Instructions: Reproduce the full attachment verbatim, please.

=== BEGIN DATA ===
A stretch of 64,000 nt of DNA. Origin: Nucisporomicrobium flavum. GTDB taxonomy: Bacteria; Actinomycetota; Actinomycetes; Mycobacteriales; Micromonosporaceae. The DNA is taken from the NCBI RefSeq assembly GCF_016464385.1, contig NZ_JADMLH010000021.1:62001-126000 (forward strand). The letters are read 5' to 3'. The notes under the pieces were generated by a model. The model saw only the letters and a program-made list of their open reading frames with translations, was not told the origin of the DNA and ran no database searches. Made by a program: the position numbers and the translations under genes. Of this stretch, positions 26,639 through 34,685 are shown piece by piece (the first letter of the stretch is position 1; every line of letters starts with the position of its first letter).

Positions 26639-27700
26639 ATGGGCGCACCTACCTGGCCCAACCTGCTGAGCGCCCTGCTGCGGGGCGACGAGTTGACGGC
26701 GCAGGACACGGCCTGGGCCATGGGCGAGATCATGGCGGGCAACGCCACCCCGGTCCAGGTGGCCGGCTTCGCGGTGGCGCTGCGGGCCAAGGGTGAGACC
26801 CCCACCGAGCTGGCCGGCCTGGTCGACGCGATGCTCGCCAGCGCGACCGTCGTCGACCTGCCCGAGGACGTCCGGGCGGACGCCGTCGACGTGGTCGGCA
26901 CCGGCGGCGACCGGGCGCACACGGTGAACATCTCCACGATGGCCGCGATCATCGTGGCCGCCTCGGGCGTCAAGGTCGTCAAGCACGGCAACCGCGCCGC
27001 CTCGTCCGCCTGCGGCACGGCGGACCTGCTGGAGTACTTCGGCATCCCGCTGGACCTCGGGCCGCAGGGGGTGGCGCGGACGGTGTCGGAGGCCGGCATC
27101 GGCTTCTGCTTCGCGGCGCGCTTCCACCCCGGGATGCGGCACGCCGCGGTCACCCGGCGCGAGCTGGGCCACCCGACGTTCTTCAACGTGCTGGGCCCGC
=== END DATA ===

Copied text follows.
A stretch of 64,000 nt of DNA. Origin: Nucisporomicrobium flavum. GTDB taxonomy: Bacteria; Actinomycetota; Actinomycetes; Mycobacteriales; Micromonosporaceae. The DNA is taken from the NCBI RefSeq assembly GCF_016464385.1, contig NZ_JADMLH010000021.1:62001-126000 (forward strand). The letters are read 5' to 3'. The notes under the pieces were generated by a model. The model saw only the letters and a program-made list of their open reading frames with translations, was not told the origin of the DNA and ran no database searches. Made by a program: the position numbers and the translations under genes. Of this stretch, positions 26,639 through 34,685 are shown piece by piece (the first letter of the stretch is position 1; every line of letters starts with the position of its first letter).

Positions 26639-27700
26639 ATGGGCGCACCTACCTGGCCCAACCTGCTGAGCGCCCTGCTGCGGGGCGACGAGTTGACGGC
26701 GCAGGACACGGCCTGGGCCATGGGCGAGATCATGGCGGGCAACGCCACCCCGGTCCAGGTGGCCGGCTTCGCGGTGGCGCTGCGGGCCAAGGGTGAGACC
26801 CCCACCGAGCTGGCCGGCCTGGTCGACGCGATGCTCGCCAGCGCGACCGTCGTCGACCTGCCCGAGGACGTCCGGGCGGACGCCGTCGACGTGGTCGGCA
26901 CCGGCGGCGACCGGGCGCACACGGTGAACATCTCCACGATGGCCGCGATCATCGTGGCCGCCTCGGGCGTCAAGGTCGTCAAGCACGGCAACCGCGCCGC
27001 CTCGTCCGCCTGCGGCACGGCGGACCTGCTGGAGTACTTCGGCATCCCGCTGGACCTCGGGCCGCAGGGGGTGGCGCGGACGGTGTCGGAGGCCGGCATC
27101 GGCTTCTGCTTCGCGGCGCGCTTCCACCCCGGGATGCGGCACGCCGCGGTCACCCGGCGCGAGCTGGGCCACCCGACGTTCTTCAACGTGCTGGGCCCGC